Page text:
Lucy had always been the best storyteller, and she treated everyone to a grand rendition of The Boar In The Dancing Wood. More tales were shared, mostly memories. A rousing debate was held regarding the parallels between Narnian giants and their literary English counterpoints.

The last of the food was cleared away, another bottle breached. The candles began to burn low. And a comfortable, dream-like atmosphere slowly fell upon the room as the hour grew late.

Perhaps this was why the ghost appeared on this particular night. With the full circle of the Narnian allies gathered together -- of one mind and one mood, past lives reawoken briefly by a deep and insatiable longing -- is it any wonder that the walls between worlds did briefly thin?


“I am not a ghost,” said the crumpled heap on the floor. And indeed, he looked considerably more flesh-and-blood by the minute; no longer faded and transparent, no longer a dream or a vision but a man. His clothes were of a medieval style and bright enough to draw the eye, though dishevelled and torn. His hair was dark and long. When he raised his head, Edmund noted the deep red blood that cut a line down his chin and the purpling bruise below his eye.

He had, as Peter had noted, a look of Narnia about him.

“But you’re here,” said Eustace. He and Jill were the least shaken among them, being the only ones in the room who had ever actually seen a Narnian in England. Though Caspian, as Edmund recalled, had already been dead.

“I am not a ghost,” the man said again. His eyes wandered about the room in a manner Edmund thought oddly familiar, though it took a moment to place. Like their subjects of a bygone age, this man was trying to avoid meeting the High King’s gaze.

Edmund snorted. The man’s eyes fixed on him (no fear of the Just King, same as ever). “I am King Tirian of Narnia,” he said, “And I have come to ask for your aid in this hour of need.”

“You do look as though you need it,” said Edmund, and Susan clicked her tongue at him in exasperation.

Lucy was already moving around the table. “It must truly be awful,” she said, “if you’re able to come to us.” She knelt at his side.

“Mind the glass,” said Susan, mildly.

The shards of the Professor’s broken wine glass were sparkling all over the floor, with dark drops of wine splattered between like blood. Edmund tossed Lucy his napkin, which she used to clear the space around the man -- the king.

Tirian dropped his hand to the floor to brace himself as soon as she'd finished. There was more to the man's fatigue than his injuries. It could have come from the strain of passing through worlds, but Edmund did not think so. This was emotional, spiritual -- psychological.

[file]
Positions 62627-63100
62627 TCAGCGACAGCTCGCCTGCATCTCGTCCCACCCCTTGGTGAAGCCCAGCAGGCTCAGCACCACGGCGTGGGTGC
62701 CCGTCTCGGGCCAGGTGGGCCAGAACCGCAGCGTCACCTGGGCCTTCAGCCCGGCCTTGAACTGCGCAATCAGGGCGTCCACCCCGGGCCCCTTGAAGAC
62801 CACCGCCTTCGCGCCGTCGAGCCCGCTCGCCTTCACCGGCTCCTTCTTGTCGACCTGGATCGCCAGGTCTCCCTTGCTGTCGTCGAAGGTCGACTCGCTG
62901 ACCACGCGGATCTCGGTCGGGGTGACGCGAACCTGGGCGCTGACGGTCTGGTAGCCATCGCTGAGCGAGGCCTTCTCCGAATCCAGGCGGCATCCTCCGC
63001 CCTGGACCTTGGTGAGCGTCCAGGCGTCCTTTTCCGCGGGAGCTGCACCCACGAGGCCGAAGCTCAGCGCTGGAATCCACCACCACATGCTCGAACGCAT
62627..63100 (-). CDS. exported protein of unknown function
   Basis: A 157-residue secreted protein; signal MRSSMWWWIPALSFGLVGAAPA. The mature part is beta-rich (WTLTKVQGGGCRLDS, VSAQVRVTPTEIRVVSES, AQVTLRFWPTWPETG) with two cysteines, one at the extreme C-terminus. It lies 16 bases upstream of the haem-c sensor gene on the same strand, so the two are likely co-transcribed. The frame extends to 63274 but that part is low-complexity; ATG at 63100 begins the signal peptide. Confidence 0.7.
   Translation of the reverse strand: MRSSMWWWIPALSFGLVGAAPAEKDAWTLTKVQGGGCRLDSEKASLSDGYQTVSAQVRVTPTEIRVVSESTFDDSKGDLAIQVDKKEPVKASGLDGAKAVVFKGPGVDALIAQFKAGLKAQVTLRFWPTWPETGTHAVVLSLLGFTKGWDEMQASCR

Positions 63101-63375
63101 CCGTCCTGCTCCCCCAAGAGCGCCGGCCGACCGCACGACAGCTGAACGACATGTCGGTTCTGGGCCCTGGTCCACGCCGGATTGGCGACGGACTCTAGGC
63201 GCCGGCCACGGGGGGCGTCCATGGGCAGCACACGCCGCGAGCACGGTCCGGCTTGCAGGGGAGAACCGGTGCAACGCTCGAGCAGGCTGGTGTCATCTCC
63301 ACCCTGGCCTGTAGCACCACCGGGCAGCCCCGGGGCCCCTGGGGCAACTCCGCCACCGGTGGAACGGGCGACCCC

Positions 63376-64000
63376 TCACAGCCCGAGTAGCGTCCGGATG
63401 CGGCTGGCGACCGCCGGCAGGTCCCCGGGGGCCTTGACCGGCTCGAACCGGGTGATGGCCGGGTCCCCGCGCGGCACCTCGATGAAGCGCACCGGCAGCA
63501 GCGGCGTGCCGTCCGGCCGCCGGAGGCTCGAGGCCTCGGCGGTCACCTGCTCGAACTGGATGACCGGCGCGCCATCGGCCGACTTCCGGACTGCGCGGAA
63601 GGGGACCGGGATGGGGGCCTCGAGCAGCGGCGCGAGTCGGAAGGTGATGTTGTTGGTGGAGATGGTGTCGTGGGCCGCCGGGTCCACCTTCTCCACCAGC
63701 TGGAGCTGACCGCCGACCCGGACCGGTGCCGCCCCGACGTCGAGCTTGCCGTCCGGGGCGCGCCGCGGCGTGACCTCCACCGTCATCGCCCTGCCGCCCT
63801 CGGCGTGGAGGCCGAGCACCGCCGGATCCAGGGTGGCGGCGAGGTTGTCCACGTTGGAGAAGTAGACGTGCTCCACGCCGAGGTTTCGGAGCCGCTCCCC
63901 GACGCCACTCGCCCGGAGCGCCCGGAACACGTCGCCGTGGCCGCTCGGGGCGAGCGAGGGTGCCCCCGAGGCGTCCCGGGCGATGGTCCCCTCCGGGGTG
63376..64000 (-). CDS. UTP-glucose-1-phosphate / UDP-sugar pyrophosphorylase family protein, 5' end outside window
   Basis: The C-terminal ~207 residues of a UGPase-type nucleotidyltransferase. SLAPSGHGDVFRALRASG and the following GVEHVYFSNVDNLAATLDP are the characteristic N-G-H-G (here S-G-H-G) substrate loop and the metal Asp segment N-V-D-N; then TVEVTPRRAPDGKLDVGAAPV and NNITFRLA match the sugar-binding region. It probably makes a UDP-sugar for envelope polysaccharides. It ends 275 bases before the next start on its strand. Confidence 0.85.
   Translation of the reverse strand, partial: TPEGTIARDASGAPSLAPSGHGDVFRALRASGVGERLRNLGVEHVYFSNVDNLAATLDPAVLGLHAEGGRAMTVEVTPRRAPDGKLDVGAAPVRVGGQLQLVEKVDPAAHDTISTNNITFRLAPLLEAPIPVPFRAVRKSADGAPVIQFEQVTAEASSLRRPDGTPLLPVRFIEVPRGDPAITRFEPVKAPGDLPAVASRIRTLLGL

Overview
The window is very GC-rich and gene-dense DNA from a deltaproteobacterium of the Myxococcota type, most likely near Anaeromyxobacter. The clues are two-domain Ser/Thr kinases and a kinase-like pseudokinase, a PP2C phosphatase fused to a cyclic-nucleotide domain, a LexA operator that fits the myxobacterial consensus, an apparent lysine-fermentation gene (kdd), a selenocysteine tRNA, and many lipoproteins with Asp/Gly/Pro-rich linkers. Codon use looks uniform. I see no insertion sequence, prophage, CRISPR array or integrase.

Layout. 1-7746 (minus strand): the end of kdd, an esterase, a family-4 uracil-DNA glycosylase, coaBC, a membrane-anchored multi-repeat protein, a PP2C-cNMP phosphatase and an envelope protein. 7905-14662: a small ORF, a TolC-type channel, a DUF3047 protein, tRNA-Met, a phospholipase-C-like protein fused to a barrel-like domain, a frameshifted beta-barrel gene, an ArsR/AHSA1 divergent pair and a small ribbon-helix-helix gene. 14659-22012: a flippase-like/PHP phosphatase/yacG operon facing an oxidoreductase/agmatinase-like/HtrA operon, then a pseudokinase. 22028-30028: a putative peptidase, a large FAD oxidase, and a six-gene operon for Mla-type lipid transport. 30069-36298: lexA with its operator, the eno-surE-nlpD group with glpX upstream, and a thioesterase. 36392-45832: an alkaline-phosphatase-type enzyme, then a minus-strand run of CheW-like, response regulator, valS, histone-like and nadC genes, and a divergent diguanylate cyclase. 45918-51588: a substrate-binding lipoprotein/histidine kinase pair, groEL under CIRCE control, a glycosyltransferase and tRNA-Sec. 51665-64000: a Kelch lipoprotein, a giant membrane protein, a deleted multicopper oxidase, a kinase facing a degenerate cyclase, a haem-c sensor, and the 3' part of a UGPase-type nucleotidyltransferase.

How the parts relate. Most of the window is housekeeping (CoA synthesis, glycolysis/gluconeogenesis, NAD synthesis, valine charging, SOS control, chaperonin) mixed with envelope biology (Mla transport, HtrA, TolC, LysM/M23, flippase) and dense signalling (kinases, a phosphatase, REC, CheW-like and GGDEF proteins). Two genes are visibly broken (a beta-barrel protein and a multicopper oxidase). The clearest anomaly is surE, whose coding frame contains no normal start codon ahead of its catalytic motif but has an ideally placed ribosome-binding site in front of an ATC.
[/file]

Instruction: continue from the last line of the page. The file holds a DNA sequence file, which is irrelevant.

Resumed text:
Peter recognized this too. His voice was gentle when he leaned forward. “Tell us what you can, and we will see what we can do.”


No one knew how long the Narnian king would remain in England, though they rather doubted he would disappear before receiving some sort of help. Once the man’s tale had been completed, the Professor and Aunt Polly took him up to a guest room with plans to stay at his side while he slept. The rest retreated to the library, fortifying themselves with hot tea and biscuits.

This first strategy meeting was more guesswork than anything else, the king having provided them with little more than a basic sketch of his troubles. Notes were compiled based on the king’s rambling testimony, and a set of maps were retrieved from the Narnian corner of the Professor’s library. (In addition to the maps, the Professor’s Narnian collection included first-hand accounts of the Friends’ various Adventures, a hand-written Bestiary with copious annotations, a transcription of Golden Age oral poetry, a newspaper clipping relating to a particular incident at the Experiment House, a Hypothesis on the Time Differential Between Worlds, and a thick folio of ink drawings.)

There was a small silence as the most recent map was laid out on the desk. “Well,” said Susan after a moment, “It’s better than nothing.”

This was hardly true. Based upon the recollections of Eustace and Jill’s adventure to hunt down a stolen prince, this map was little more than a shapeless blob with a squiggley path leading North.

“We weren’t exactly thinking about studying up for next time,” said Jill, somewhat defensively. “Besides, your map from Caspian’s time should still be relatively accurate.”

The accuracy would be left to King Tirian to confirm, but it was at least a place to start. While settlements had likely changed and evolved, there was little doubt the general landscape would have remained the same. Lucy traced a finger along the Great River, travelling from the Eastern sea across the land and into what had been thick dryad woods. “The poor trees,” she said softly.

Peter set a coin down beside her finger. “The stable,” he explained.

Another marker was added for the King’s Lodge. Peter hesitated as he picked up a third coin. “We don’t know much of anything, yet.”

Edmund had claimed the Professor’s seat, kicking his feet up onto a clear corner of the desk while he watched the others pour over the map. “The thing is,” he said at last, “We don’t even really know why he’s here.”

Eustace looked at him as though he were daft. “To get help for Narnia, obviously.”

“Sure,” said Edmund, “But what help? How? Why come here to help a problem there?”

“Strategy,” said Susan.

“Training!” said Lucy.

Peter said nothing at all, but his knuckles were set against his chin and his eyes were distant and thoughtful.